Publilius Syrus (fl. 85–43 BC[1]), was a Latin writer, best known for his sententiae. He was a Syrian who was brought as a slave to Roman Italy. By his wit and talent, Syrus won the favour of his master, who granted him manumission and educated him. He became a member of the Publilia gens. Publilius' name, due to the palatalization of 'l' between two 'i's in the Early Middle Ages, is often presented by manuscripts (and some printed editions) in corrupt form as 'Publius'. Publius being a very common Roman praenomen.

WorkEdit

His mimes, in which he acted, had a great success in the provincial towns of Italy and at the games given by Julius Caesar in 46 BC. Publilius was perhaps even more famous as an improviser. He received from Julius Caesar himself the prize in a contest, in which Syrus vanquished all his competitors, including the celebrated Decimus Laberius.

All that remains of his corpus is a collection of Sententiae, a series of moral maxims in iambic and trochaic verse. This collection must have been made at a very early date, since it was known to Aulus Gellius in the 2nd century AD. Each maxim consists of a single verse, and the verses are arranged in alphabetical order according to their initial letters. In the course of time the collection was interpolated with sentences drawn from other writers, especially from apocryphal writings of Seneca the Younger. The number of genuine verses is about 700. They include many pithy sayings, such as the famous "iudex damnatur ubi nocens absolvitur" ("The judge is condemned when the guilty is acquitted"), which was adopted as its motto by the Edinburgh Review.

TextsEdit

As of 1911, the best texts of the Sentences were those of Eduard Wölfflin (1869), A. Spengel (1874), and Wilhelm Meyer (1880), with complete critical apparatus and index verborum; editions with notes by O. Friedrich (1880), R. A. H. Bickford-Smith (1895), with full bibliography; see also W. Meyer, Die Sammlungen der Spruchverse des Publilius Syrus (1877), an important work.

InfluenceEdit

Seneca the Younger strived to develop a "sententious style" like Publilius throughout his life.[2] He quotes Syrus in his Moral Epistles to Lucilius in the eighth moral letter, "On the Philosopher's Seclusion"[3] and the ninety-fourth, "On the Value of Advice".[4]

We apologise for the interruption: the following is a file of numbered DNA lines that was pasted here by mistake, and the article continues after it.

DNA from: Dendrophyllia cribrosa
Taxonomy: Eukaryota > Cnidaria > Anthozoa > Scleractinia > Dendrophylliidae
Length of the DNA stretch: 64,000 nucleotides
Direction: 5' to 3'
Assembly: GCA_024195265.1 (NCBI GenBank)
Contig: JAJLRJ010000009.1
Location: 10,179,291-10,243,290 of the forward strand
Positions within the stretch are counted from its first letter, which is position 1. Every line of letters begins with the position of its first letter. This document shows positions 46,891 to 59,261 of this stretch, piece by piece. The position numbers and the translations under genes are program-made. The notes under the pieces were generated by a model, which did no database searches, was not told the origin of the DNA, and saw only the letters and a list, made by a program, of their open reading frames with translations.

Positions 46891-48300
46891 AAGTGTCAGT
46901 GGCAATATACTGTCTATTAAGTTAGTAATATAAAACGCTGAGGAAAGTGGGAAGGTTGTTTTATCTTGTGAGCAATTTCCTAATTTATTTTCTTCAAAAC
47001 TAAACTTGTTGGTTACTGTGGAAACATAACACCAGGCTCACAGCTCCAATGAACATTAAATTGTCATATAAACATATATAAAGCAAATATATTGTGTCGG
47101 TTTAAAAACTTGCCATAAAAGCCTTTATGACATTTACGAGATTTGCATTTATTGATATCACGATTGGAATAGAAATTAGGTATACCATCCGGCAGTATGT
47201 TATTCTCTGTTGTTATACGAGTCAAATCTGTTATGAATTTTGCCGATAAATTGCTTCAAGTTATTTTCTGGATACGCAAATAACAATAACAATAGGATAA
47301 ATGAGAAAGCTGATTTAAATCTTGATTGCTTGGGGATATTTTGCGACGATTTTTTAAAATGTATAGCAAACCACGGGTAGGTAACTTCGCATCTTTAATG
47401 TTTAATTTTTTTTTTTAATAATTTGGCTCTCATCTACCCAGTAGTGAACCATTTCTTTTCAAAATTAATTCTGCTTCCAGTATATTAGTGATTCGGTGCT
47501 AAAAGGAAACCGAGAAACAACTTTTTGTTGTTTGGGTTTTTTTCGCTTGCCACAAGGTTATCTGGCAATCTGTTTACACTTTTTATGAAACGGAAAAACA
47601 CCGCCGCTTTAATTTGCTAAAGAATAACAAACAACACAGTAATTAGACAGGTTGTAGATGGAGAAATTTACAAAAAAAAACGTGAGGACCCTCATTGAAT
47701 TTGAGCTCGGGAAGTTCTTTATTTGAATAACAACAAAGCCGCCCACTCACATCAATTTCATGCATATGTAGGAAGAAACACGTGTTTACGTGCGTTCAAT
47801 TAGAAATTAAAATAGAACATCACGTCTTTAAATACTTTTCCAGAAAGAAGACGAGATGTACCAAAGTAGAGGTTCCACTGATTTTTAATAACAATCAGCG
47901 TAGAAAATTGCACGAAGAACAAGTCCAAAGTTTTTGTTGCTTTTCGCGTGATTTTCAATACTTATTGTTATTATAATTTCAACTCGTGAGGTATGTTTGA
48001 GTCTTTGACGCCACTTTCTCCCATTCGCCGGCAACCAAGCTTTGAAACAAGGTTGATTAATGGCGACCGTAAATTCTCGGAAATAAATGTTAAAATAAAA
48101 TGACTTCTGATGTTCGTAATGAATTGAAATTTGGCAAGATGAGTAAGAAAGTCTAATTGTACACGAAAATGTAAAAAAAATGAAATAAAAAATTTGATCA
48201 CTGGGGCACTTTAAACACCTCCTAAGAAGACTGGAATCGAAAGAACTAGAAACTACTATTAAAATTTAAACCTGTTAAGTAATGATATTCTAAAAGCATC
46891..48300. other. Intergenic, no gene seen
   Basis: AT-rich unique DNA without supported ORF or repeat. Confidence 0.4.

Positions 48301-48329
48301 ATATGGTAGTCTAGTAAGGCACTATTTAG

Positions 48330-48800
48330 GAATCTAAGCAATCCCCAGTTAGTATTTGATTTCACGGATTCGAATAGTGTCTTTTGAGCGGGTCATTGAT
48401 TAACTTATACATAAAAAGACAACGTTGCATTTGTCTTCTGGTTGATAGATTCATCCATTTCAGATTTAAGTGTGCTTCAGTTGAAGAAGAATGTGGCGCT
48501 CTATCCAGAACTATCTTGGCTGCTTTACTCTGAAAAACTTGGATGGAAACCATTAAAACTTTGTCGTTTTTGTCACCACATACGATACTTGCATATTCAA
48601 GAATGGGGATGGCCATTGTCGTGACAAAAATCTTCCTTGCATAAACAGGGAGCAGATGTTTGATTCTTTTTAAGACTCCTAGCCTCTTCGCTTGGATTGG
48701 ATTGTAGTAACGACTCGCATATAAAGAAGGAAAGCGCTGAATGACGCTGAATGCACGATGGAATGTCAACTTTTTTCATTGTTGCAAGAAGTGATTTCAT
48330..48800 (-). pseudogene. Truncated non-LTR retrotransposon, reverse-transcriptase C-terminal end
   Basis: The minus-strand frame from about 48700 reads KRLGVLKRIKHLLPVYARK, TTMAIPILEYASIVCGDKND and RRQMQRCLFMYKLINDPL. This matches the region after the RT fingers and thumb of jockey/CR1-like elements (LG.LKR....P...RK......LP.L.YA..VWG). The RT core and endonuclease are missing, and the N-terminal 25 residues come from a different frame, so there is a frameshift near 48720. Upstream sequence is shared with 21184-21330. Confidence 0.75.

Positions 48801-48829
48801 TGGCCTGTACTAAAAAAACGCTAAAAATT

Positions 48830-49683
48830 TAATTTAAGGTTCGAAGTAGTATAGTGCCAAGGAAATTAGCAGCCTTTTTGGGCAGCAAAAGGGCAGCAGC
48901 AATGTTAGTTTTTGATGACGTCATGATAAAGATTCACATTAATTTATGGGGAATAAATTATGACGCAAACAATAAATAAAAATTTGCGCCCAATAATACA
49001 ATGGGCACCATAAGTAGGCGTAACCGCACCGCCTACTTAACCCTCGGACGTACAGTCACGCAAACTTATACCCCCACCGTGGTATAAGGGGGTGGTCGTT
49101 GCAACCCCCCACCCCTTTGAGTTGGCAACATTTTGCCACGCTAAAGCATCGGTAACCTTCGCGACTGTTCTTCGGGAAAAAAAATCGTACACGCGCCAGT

William Shakespeare in the first scene of the fifth act of Much Ado About Nothing, has Don Pedro proverbially say: "if she did not hate him deadly, she would love him dearly."[5] W.L. Rushton argues that this is derived from John Lyly's Euphues. If Shakespeare had not taken this from Lyly, then he and Lyly both derived this expression from Publilius.[6]

The Muddy Waters song Rollin' Stone (1950) was named after a proverbial maxim of Publilius: "A rolling stone gathers no moss" (Latin: Saxum volutum non obducitur musco).[7] The phrase is also given as "Musco lapis volutus haud obducitur", and in some cases as "Musco lapis volutus haud obvolvitur".[8] The music band The Rolling Stones in turn was named after Muddy Waters' song.

ReferencesEdit

  1. ^ The Moral Sayings of Publius Syrus, a Roman Slave: From the Latin trans. D. Lyman. Sketch of the Life of Syrus, page x
  2. ^ Heller, J. L. (1943). ""Seneca" in the Middle Ages". The Classical Weekly. 36 (13): 151. doi:10.2307/4341636. JSTOR 4341636.
  3. ^ s:Moral letters to Lucilius/Letter 8
  4. ^ s:Moral letters to Lucilius/Letter 94
  5. ^ s:Much Ado About Nothing (Shakespeare)#Scene 1. Before LEONATO.27S House.
  6. ^ Tilley, M. T. (1925). "Much Ado About Nothing (V. I. 178)". Modern Language Notes. 40 (3): 186. doi:10.2307/2914181. JSTOR 2914181.
  7. ^ Adagia, Erasmus, at Bibliotheca Augustana.
  8. ^ Jerónimo Martín Caro y Cejudo, Refranes, y modos de hablar castellanos (1792), p. 288 [1]

SourcesEdit

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